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Unleashing Speed: How Technology Propels Athletes to New Heights at D1 Training Henderson

Author: D1 Training Henderson

person running at D1

In the realm of high-performance athletics, speed is often the differentiating factor between victory and defeat. Whether it's sprinting down the track, dashing past defenders on the field, or driving to the basket, the ability to accelerate quickly can make all the difference. When working with high performance athletes there is the assumption these athletes have little to no need to develop or improve form. Their need to improve their speed will be due to the need to increase strength, power expression or coordination and reaction qualities. Leveraging the latest advancements in technology and discoveries, coaches are able to improve the individual athlete’s areas of improvement.

Identifying Areas for Improvement: The 10/20 Model

Understanding that every athlete is unique, with specific areas for improvement, is fundamental to effective training. One approach gaining traction in the world of sports performance is the 10/20 model developed by renowned strength and conditioning coach Cal Dietz. This model breaks down an athlete's acceleration phase into three distinct segments: 0-5 yards, 5-10 yards, and 10-20 yards.

By employing the 10/20 model, coaches can precisely pinpoint an athlete's strengths and weaknesses during the crucial acceleration phase. Whether an athlete excels in the initial burst off the line or struggles to maintain speed over longer distances, targeted training interventions can be tailored to address specific needs, maximizing the efficiency of the training regimen.

How does this translate to our experience at D1? We have many parents come into the facility looking for one specific area of improvement, such as agility, ball handling, or strength. Once we conduct an assessment we often discover the athlete needs improvement in starting speed, change of direction and overall strength (or sometimes muscular endurance). Our coaches then recommend the best course of action over the next couple of months. For example, if a parent believes their child is “the fastest on the soccer field”, but we identify the need for starting speed and change of direction we may recommend training that can produce immediate results and a program that will develop the athlete over a period of time. The prescribed program may not be what the parents believed the athlete initially needed when they walk through D1 doors. It is our responsibility to conduct an assessment, make the recommendations, create the best most effective program possible and to train the athlete in an effective manner. 

Harnessing Technology for Data-Driven Insights

To effectively enhance speed and acceleration, accurate measurement and analysis are paramount. This is where technology becomes an invaluable asset in the training arsenal. As highlighted in an insightful article from SimpliFaster, titled "How to Use Speed and Power Data to Train Fast Athletes," the integration of technology allows coaches to gather real-time data on key performance metrics.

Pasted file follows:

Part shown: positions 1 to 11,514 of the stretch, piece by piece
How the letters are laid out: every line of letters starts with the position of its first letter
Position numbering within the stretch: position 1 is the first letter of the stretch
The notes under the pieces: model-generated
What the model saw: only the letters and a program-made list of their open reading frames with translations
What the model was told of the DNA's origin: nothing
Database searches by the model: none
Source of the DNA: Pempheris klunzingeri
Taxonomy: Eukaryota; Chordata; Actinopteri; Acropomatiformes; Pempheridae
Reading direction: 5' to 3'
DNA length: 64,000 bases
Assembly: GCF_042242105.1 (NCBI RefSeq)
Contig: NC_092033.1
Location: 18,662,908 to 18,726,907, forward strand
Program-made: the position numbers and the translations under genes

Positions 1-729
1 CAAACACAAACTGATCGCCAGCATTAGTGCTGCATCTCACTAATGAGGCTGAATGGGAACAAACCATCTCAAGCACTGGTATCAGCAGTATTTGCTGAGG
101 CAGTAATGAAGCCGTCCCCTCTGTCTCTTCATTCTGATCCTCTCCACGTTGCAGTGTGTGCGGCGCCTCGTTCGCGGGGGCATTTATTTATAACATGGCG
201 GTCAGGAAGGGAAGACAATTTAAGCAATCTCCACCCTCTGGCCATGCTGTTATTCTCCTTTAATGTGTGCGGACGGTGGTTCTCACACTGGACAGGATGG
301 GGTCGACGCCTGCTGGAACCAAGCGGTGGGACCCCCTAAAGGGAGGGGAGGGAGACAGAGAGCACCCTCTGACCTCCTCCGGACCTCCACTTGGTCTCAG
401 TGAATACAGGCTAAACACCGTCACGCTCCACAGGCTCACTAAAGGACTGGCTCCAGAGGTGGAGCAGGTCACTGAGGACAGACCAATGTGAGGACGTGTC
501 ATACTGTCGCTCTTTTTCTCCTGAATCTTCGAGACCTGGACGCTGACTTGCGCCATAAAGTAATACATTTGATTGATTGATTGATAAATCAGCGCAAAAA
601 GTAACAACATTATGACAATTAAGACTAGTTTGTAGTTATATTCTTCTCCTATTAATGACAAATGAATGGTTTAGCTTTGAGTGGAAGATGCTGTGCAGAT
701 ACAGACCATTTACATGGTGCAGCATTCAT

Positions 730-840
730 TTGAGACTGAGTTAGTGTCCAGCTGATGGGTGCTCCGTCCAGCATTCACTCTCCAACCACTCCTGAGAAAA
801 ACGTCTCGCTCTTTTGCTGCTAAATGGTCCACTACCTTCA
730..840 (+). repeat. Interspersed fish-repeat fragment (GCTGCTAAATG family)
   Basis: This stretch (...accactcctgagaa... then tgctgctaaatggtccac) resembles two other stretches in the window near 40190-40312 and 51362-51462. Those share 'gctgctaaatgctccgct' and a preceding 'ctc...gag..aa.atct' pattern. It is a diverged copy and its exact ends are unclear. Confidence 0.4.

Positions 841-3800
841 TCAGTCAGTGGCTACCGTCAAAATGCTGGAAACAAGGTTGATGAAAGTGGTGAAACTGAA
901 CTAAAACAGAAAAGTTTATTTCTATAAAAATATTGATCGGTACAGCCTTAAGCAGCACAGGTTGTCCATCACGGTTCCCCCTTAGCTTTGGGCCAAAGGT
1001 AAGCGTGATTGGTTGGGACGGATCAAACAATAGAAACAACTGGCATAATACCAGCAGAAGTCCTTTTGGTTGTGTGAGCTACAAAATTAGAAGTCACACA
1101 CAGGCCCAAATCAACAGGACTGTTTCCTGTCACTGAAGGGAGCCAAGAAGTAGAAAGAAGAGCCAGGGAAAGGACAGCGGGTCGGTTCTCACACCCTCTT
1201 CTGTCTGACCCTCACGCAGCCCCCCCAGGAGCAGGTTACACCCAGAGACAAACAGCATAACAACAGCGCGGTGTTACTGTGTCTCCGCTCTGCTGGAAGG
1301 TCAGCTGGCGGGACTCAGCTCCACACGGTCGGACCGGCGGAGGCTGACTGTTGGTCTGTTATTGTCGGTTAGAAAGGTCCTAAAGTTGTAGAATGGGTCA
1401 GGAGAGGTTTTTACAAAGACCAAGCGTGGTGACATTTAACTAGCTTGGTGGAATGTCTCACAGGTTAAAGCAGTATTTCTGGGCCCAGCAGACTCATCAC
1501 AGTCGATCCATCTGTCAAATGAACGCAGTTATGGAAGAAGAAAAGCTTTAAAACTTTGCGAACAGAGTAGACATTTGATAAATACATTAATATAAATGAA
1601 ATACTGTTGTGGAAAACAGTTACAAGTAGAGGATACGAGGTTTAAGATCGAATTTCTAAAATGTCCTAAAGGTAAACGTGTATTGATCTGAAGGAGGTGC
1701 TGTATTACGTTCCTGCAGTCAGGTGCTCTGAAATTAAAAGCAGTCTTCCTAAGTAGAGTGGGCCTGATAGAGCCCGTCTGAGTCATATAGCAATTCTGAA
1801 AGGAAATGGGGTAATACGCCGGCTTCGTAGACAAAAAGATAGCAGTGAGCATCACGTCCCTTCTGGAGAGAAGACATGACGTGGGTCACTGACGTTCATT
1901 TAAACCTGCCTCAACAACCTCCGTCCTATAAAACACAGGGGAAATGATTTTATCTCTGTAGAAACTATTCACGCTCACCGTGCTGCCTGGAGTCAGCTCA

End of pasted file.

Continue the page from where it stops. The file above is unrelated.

By analyzing this data, coaches can gain actionable insights into an athlete's biomechanics, identifying areas for improvement and fine-tuning training protocols accordingly.

  1. 0-5 yards

    1. If an athlete needs to improve the starting speed, or the first 0-5 yards it is likely this athlete needs to improve force production through and improve lower limb integrity including the foot and ankle. This phase can be improved by training proper mechanics, power production and increasing strength in the foot and ankle. Energy leaks are common this phase.

  2. 5-10 yards

    1. If an athlete's primary area of deficit is during this phase, they are likely lacking transition abilities and may have kinematic deficits.

    2. Improvement can be made through ballistic triple extension training and rate of force development enhancement.

  3. 10-20 yards

    1. Speaking to field athletes, a deficit in this area could be due to lack of ability to efficiently react, transition between lower limbs and poor sprint mechanics. 

How does this translate to the soccer example we provided? Although a parent may consider their athlete to be the fastest on the field on a particular team at a particular time, they may not be the best athlete they can possibly be, and they may not be the best athlete on the higher level team they would like to try out for, or be the fastest next season. When other athletes are training to improve their athletic abilities, your athlete must also train to become a better athlete or they risk being surpassed. 

Personalized Training Protocols

Armed with data-driven insights, coaches at D1 Training Henderson can craft personalized training protocols tailored to each athlete's unique needs and goals. For athletes looking to enhance their initial burst of speed (0-5 yards), drills focusing on explosive starts and acceleration mechanics may take precedence.

Similarly, athletes aiming to improve their speed over longer distances (10-20 yards) may benefit from endurance-building exercises and technique refinement to maintain maximum velocity throughout the sprint. With technology-enabled precision, coaches can monitor progress, adjust training variables, and ensure that athletes are on track to achieve their speed and agility objectives. Remember sprint coaches are trained to identify areas for improvement and prescribe programs accordingly. Technology provides the potential to identify exactly where an athlete needs to improve in their sprint. At D1 Training Henderson, we help athletes in every sport develop into the best athlete they can be, and to train at higher levels.